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Who’s to Blame for Global Warming?

by Staff


Tags: Science, Philosophy, global warming, science ethics, ethics, philosophy of science,

Nietzsche On FirePhilosophers. Sort of.

Why? Because they haven’t equipped us with the kind of thinking that would help us wrap our minds around the problem and devise a way to stop it. That is to say, they haven't taught us how to change the way we live in the world.

To do that, we’d need a wholly different kind of academic inquiry, writes Nicholas Maxwell, author of the recently revised From Knowledge to Wisdom, in the latest issue of Philosophy Now (subscription required):

Global warming is the outcome of the way we live, and in order to arrest it we need to change the way we live... Having a kind of academic inquiry that gave intellectual priority to articulating, and working out how to tackle, problems of living, would have helped enormously with alerting the public to the problem of global warming, and to what needs to be done in response to it.

But we have not had, and still do not have, academic inquiry of this type—devoted to helping humanity learn how to tackle its problems in increasingly rationally cooperative ways. Instead we have science—this long tradition of inquiry devoted to improving knowledge and technological know-how.

Take that, science.

In fact, Maxwell isn’t railing against science per se, but rather “science without wisdom.” And this wisdom comes from a sense of purpose: Knowledge should not be an end in itself, but rather a means toward resolving a problem.

So what would this living-oriented academic inquiry look like? Maxwell elaborates in a short piece for the New Statesman:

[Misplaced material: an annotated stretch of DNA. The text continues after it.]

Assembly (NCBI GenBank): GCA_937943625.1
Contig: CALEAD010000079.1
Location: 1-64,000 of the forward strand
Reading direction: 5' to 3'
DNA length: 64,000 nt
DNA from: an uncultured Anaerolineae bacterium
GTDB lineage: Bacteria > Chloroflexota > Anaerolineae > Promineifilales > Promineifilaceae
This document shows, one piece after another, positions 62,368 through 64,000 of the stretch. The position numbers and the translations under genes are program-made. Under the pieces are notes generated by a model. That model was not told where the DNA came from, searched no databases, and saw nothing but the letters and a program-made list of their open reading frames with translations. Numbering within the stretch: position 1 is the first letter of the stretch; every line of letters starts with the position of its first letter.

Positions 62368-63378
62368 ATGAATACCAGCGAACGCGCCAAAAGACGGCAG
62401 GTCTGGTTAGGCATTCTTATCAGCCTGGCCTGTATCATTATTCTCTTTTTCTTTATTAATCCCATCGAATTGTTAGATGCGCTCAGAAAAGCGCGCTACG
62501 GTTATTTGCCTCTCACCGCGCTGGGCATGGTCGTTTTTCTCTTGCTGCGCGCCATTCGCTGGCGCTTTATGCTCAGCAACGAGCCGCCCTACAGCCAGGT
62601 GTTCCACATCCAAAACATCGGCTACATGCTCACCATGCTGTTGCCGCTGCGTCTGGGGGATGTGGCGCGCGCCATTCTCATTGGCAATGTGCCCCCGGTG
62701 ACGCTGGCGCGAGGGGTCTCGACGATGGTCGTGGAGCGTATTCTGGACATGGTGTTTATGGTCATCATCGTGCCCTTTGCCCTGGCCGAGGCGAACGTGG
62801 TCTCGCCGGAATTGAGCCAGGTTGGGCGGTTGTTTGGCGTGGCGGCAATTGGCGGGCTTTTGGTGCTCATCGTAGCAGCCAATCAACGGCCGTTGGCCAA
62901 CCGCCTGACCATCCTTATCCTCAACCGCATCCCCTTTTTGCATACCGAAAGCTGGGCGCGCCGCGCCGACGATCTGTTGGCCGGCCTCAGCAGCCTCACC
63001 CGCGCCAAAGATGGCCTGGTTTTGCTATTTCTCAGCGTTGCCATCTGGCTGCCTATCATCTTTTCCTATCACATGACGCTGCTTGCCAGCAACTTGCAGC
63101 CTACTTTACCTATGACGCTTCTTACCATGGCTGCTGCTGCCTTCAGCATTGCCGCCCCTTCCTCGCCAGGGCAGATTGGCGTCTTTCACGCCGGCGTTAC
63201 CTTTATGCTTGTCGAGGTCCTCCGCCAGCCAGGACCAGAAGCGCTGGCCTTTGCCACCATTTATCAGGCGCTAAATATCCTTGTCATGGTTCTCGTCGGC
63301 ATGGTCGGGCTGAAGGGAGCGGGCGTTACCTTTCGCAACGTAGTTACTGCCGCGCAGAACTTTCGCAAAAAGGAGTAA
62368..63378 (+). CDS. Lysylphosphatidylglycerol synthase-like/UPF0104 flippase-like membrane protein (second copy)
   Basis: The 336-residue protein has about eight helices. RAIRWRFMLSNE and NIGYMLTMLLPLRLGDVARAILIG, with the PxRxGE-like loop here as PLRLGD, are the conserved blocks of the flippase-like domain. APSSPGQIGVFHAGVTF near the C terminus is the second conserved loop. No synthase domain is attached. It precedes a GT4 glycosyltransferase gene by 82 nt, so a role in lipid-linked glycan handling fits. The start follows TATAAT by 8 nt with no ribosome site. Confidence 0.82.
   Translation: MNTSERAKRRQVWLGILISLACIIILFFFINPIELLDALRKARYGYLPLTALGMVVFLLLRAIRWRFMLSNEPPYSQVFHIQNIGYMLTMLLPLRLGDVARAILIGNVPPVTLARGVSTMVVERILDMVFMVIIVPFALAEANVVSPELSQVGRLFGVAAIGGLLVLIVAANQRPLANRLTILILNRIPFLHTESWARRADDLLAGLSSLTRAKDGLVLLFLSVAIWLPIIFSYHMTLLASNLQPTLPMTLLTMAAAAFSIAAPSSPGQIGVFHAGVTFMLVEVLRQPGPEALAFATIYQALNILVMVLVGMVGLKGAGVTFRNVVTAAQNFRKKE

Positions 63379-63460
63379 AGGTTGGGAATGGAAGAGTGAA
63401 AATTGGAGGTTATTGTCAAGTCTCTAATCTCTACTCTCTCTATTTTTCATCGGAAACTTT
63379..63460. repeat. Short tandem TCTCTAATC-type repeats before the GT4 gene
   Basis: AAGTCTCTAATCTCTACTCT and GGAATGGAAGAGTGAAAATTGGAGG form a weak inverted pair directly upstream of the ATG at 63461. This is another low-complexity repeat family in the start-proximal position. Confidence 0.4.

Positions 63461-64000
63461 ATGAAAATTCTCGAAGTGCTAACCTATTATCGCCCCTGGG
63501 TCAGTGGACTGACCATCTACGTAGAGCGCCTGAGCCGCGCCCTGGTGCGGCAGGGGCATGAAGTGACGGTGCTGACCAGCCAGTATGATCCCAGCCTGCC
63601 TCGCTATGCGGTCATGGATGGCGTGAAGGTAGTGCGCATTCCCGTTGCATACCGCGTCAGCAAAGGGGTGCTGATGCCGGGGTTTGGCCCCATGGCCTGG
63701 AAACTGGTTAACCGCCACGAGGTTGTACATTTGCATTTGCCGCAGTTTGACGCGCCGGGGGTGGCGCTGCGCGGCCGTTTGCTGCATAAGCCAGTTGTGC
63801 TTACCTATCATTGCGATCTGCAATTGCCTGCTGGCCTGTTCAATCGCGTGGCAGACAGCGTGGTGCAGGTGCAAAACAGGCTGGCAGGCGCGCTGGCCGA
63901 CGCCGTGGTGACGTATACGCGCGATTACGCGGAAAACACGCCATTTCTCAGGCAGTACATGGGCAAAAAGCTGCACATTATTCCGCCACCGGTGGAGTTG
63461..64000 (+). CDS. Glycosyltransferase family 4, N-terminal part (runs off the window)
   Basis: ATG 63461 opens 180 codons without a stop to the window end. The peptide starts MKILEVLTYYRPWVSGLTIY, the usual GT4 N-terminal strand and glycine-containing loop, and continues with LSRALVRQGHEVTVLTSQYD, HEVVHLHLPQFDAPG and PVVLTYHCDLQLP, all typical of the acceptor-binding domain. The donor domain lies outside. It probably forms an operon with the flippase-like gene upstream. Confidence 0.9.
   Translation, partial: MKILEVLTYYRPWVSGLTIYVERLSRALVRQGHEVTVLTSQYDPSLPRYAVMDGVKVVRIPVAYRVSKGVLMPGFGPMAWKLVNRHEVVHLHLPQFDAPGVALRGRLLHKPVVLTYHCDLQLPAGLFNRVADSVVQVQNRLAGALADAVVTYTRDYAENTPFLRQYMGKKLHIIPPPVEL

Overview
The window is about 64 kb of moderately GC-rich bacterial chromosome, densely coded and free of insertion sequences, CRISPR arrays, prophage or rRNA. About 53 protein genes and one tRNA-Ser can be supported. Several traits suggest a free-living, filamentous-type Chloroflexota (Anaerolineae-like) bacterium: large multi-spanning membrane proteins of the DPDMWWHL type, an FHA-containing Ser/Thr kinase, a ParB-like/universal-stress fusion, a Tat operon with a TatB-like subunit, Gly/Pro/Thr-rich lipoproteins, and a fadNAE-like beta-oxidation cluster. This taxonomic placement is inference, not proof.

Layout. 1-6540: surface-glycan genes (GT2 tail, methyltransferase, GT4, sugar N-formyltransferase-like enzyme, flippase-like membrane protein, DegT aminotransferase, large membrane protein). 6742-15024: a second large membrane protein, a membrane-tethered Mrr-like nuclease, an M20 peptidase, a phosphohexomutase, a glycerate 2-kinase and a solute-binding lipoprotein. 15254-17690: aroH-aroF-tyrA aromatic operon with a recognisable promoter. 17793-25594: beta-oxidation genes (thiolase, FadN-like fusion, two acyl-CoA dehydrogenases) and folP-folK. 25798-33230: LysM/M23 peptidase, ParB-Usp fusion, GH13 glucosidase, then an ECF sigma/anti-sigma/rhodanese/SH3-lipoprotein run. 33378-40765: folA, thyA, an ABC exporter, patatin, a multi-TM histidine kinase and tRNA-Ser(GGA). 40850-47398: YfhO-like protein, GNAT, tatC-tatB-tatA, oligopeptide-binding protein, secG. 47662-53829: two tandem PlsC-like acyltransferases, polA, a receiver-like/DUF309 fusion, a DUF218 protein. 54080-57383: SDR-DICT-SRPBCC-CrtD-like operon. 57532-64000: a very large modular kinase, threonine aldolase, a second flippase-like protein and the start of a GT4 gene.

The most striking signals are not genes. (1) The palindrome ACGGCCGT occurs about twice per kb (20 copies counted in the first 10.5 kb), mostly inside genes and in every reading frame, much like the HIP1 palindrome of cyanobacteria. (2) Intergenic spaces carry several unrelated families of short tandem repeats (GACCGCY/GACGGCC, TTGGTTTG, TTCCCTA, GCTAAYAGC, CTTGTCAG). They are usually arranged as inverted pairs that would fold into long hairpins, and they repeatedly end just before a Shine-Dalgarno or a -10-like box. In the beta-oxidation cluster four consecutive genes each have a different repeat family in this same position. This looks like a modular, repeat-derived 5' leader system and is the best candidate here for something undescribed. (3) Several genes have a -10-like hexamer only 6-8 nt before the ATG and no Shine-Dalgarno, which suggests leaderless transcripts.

Academic inquiry as a whole would become a kind of people’s civil service, doing openly for the public what actual civil services are supposed to do in secret for governments. Academia would actively seek to educate, rather than simply study, the public.

Hannah Lobel 

len kowalik_2
2/27/2008 5:48:20 PM

I think the key word in the article is "cooperative", even without the "rationally" qualifier. Most people have their own agendas and priorities, and will not respond until those are affected.


justin ayres
2/27/2008 4:26:02 PM

Contrarily: Followers of Habermas in Germany believe they have found a way to bureaucratic means to administrate all of human knowledge in the sciences. While I have little affection for Jurgen Habermas, I have even less for those pretending to discover questions that have had serious answers for quite a while. Maxwell does seem bent on conquering the North Pole well a century after it has been not only discovered but also increasingly traversed and visited by many other thinkers. We will give his thinking a moment in the sun, however. Once again the real dilemma comes between increasing quantities of information, which only drives "consensus;" and "truth" which can only come about through a real struggle in the human "soul." ("Truth" or "soul" come out of the box when we start talking about "wisdom" as opposed to more secular terms like "knowledge" or "information") Such discussions of "truth" and "soul" generally terrifies the secular-bureaucrats, gawking and emaciated talking heads: this quickly degernerates a serious discussion into a lot of superstitious religious mumbo-jumbo. Of course it brings to rise the lamia of religious fundamentalism as well: once again the talking heads prevail screaming their absolute right to the privelege of divine wisdom.... and so on the bloody mess continues. My only suggestion is to watch a Werner Herzog film and then discuss the difference between "knowledge" and "wisdom."


festivemanb
2/18/2008 8:47:06 PM

Them wiley philosophers have a lot to answer for! If you haven't seen it yet, you should check out this Kant attack ad: http://www.youtube.com/watch?v=7M-cmNdiFuI http://bmackie.blogspot.com